So what does this mean in real terms? Quantum computing won't be suitable for every scenario, but where it can be used, the effect it can have on certain operations is immense. Here are a few areas where quantum computing could change everything.
1. Database processing
As noted above, one of quantum computing's great strengths is its ability to perform many operations simultaneously, which comes in very handy if you're trying to look something up in a large database. With normal computing, an application would have to check every record in the database one at a time to determine if it matches the user's query, but with quantum, it can check many records at once.
This hugely cuts down the time it takes to get an answer, making it much more efficient to get results. As the amount of data held around the world continues to explode, and database sizes become too much for even the fastest traditional computers to cope with, ways to speed of this processing will become vital in deriving new insights quickly and cost-effectively.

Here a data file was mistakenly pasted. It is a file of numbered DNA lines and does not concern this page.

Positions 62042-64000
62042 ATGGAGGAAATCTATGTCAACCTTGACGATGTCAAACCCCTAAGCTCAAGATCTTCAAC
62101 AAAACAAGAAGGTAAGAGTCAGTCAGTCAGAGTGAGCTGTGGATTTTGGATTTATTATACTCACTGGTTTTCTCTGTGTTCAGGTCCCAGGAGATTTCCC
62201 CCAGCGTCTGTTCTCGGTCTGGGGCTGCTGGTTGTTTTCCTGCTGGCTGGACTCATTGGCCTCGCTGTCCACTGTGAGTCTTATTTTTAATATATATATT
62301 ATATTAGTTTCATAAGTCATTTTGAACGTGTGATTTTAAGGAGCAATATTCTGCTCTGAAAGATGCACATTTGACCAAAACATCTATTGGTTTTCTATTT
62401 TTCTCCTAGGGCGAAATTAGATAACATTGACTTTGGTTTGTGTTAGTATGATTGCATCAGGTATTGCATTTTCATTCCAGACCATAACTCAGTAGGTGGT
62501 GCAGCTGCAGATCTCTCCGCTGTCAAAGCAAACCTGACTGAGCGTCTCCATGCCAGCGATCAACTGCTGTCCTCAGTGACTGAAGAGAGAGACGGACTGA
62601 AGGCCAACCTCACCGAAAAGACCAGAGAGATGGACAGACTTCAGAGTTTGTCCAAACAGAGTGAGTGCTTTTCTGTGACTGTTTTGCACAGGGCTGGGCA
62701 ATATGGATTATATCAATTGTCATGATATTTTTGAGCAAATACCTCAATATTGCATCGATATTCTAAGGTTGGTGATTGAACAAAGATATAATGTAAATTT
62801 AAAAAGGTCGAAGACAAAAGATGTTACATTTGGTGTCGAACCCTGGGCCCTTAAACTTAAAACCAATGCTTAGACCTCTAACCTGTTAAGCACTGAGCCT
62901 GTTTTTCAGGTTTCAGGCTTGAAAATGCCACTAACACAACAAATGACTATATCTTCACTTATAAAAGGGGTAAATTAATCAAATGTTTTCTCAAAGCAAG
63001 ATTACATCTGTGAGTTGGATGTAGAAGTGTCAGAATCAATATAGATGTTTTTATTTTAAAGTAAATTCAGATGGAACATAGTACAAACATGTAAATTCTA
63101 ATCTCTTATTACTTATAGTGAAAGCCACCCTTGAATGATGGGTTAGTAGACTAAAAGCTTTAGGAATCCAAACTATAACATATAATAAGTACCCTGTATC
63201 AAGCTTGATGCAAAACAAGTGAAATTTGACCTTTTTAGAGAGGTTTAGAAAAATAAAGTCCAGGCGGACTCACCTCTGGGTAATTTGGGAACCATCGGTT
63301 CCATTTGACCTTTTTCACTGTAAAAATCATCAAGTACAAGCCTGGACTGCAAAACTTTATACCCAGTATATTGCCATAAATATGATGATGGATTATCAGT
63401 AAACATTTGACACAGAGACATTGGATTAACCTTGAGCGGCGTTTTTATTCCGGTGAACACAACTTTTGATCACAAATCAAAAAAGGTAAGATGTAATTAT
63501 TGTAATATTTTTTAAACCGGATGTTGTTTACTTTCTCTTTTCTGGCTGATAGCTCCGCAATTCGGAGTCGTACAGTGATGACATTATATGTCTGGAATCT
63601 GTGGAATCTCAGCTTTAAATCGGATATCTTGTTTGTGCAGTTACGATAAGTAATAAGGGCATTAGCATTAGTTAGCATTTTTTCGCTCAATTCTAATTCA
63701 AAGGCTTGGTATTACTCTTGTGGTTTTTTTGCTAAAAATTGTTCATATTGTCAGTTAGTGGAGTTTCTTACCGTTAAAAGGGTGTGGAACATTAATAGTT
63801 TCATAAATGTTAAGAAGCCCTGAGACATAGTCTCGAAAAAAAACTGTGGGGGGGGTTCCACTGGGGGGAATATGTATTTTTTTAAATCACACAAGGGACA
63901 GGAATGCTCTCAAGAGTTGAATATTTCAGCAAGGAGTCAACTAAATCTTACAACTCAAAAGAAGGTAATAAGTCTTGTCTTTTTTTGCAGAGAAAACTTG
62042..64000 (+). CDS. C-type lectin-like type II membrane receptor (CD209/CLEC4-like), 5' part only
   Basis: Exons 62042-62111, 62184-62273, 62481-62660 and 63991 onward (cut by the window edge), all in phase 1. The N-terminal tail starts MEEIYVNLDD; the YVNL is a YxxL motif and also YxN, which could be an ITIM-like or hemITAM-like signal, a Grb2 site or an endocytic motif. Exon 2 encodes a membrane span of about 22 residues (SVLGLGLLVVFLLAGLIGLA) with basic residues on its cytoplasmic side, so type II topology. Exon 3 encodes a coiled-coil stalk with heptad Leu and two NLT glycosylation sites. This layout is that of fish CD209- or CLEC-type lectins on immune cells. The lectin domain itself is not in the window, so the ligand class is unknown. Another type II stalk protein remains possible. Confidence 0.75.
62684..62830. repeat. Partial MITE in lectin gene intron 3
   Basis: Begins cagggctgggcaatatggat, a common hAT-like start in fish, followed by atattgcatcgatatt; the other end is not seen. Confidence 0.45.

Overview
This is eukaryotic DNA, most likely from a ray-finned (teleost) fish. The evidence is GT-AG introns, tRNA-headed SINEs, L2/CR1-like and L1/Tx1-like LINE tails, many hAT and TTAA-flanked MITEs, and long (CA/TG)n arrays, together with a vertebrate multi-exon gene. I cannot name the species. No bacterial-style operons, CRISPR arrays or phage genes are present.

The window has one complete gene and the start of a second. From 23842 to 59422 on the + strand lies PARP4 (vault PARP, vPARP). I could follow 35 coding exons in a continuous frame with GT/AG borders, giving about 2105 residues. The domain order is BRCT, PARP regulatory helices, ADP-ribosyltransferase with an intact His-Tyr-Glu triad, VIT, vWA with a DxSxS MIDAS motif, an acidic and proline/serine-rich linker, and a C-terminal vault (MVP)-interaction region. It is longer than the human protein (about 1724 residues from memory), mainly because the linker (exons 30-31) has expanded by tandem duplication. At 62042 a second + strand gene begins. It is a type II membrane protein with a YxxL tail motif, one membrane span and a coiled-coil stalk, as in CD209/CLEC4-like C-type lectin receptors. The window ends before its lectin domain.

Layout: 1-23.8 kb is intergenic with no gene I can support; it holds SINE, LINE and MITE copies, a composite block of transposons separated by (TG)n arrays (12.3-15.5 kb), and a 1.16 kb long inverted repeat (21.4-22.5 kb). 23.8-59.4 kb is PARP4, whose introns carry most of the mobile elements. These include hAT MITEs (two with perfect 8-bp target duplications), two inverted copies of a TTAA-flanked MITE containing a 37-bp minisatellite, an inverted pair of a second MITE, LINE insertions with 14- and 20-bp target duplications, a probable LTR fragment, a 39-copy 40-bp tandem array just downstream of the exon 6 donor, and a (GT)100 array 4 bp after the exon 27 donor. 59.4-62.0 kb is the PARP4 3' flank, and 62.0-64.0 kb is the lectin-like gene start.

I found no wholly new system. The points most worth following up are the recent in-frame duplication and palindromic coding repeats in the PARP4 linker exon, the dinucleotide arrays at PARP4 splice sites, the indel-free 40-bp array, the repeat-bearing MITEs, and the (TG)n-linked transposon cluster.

One of the most common uses for quantum is likely to be in boosting the security of digital encryption solutions. At present, most encryption works in much the same way - an algorithm converts entered data into an encrypted format, and a related algorithm is able to decrypt it back again.
Theoretically, the biggest weakness of this is that by trying every possible option for the decryption algorithm, someone could break encryption by brute force. However, the big barrier to this is that it would take an unfeasibly long amount of time to test every possible solution.